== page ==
Pirohu – Piruhi or MANTI ?

pirohu, piruhi

This is a delicious Cypriot dish, but the way people call it differs as far as I know, It is Pirohi in Cyprus, Piruhi in Turkey, if anyone knows another name please let me know! The reason I added the word MANTI is simply because it is a Turkish dish which is cooked similarly but with minced meat and onions as stuffing. Since it is meat, it is heavier but it has a lot of fans!

Now, here are the ingredients you will need:
Serves 4

For preparing the dough:
500g of flour
salt
water

For the filling:
fresh chopped mint
200g anari “nor” cheese – can be found in Turkish, Greek or Middle Eastern shops
1 medium size egg

or alternatively
1 medium size egg
500 gr chopped spinach

(Whichever filling you use, simply mix egg and the ingredients in a bowl, keep it nearby with a spoon)

When serving
Halloumi – hellim cheese (can be found almost everywhere even in Sainsbury’s or Tesco)
Plain yoghurt
Crushed garlic cloves (two or three depending on how much you love garlic: )
Red pepper flakes or hot pepper sauce like tabasco
Olive oil

How will I cook it?
First of all, do not get frightened by too many ingredients, it is quite fun to do if you have something to listen to or watch or have someone at home chatting, I used to help my mum when I was little. Also, since it is made of dough it, takes time to digest so it was usually a Sunday lunch for us! But It’s worth it!

How to make dough?
Not as hard as it seems. Simply put half of your flour in a big bowl and slowly
pour some water in it, whilst mixing it by hand. Place some flour to the sides of your now-a-bit-sticky dough, then gently draw in flour from the sides. Let the dough have a shape whilst kneading and get harder, now you need to have a bit of sense of what dough is, but do not forget: Pirohu dough does not have to be “soft like your earlobe” as said, it has to be hard! It will be sort of a filo pastry in the end once you open it with a rolling pin.

how to open a dough

When it is opened, take some flour in your hands and spread over and under your filo pastry, it might get sticky otherwise. Best place to put your filo pastry is a flat surface, like a table.

Then, start slicing your filo pastry as shown here:

filo pastry slices

Then slice horizontally as well so you will have many cube shaped pastries!

Now place each cube a little bit of the filling you prepared earlier as shown on the left. After that, you can close them nicely but make sure they are well sealed.

topped with cheese

(There is another way of making these actually quicker but it needs a bit experience, once you open the filo pastry keep half of the pastry over your rolling pin, place pieces of cheese next to each other, cover them with the filo pastry over the rolling pin, seal them nicely then cut them into pieces with a knife)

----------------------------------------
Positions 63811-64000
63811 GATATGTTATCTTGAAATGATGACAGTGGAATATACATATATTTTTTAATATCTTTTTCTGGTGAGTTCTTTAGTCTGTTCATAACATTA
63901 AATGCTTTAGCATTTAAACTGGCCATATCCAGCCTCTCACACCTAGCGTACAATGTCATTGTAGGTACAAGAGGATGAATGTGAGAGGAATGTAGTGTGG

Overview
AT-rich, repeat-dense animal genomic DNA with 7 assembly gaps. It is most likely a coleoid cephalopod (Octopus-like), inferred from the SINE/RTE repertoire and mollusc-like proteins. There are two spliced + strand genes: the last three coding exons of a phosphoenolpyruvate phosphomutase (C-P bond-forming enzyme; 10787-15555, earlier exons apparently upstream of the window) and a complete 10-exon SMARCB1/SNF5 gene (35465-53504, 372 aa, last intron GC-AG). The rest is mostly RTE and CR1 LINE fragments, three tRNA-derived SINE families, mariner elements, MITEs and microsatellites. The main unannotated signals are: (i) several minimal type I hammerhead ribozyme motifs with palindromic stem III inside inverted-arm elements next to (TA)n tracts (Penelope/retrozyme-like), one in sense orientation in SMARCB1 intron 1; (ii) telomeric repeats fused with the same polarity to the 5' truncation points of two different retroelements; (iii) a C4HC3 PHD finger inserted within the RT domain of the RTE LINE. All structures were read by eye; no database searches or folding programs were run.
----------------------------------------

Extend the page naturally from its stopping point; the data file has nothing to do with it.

Ok, if you are still not bored and willing to cook Pirohu, you achieved a lot until now, so congratulations! Now, with the baby filo pastries, simply make triangles, and do not forget to seal the corners well!

Place all of them into a flat tray and put some flour so they won’t stick to each other. If you are not eating all of it , simply put half of it for instance (like I did) into a box and freeze, impress your guests after a hard days work 🙂

Now we are at the easy part, simply boil water in a pan, add your pirohu pieces and cook them about 10 – 15 minutes until soft. Whilst cooking, fry some red pepper flakes and if you like dried mint in a pan with a bit of olive oil. Then, add the crushed garlic into some yoghurt (for 4 people I would use 5- 6 spoonful of yoghurt and water it a bit)

Once all is ready, serve your pirohu in yoghurt and red pepper sauces topped with halloumi cheese!

De- li-ci-ous! Believe me: )

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4 thoughts on “Pirohu – Piruhi or MANTI ?

  1. Pingback: piruhi
  2. Piedro

    I discovered halloumi a few years ago as I moved to Cyprus, never heard of it before. But straight away I fell in love with that delicious cheese that is so versatile and gives its special note to so many dishes. Very often we try new halloumi recipes and there is not one week since then, that we won’t have at least one meal with halloumi, not to speak about BBQs, where having halloumi is a must.
    Thank you for sharing this nice recipe, I will give it surely a try.

  3. Sev

    Hi, I am a Turkish Cyrpiot who lives in Australia. I agree these are amazingly delicious as simple as they are.
    There are differences between Pirohu & Manti.
    Pirohu is a Turkish Cypriot dish made the way you say but I must admit I haven’t seen the spinach filling before. My mother/grandma etc fills them with mince fried with onion, parsley & salt & pepper. The alternative is nor which is also the same as ricotta. We don’t serve it with yogurt or tomato salsa but rather with grated helim (haloumi) all over. The more the better!
    As for Manti, this is a Turkish ravioli from Turkey. Made differently (the filling is mince but not friend & I don’t make them so can’t give you the correct recipe) but these are boiled & served w minted yogurt (dried mint, yogurt & little water to make a sauce like consistency). The salsa is made with some melted butter, tablespoons of tomato paste & less of capsicum paste, also diluted with water but his one we heat up. Pour over Manti & eat away. Can also sprinkle mint over the lot.
    Hope this helps.

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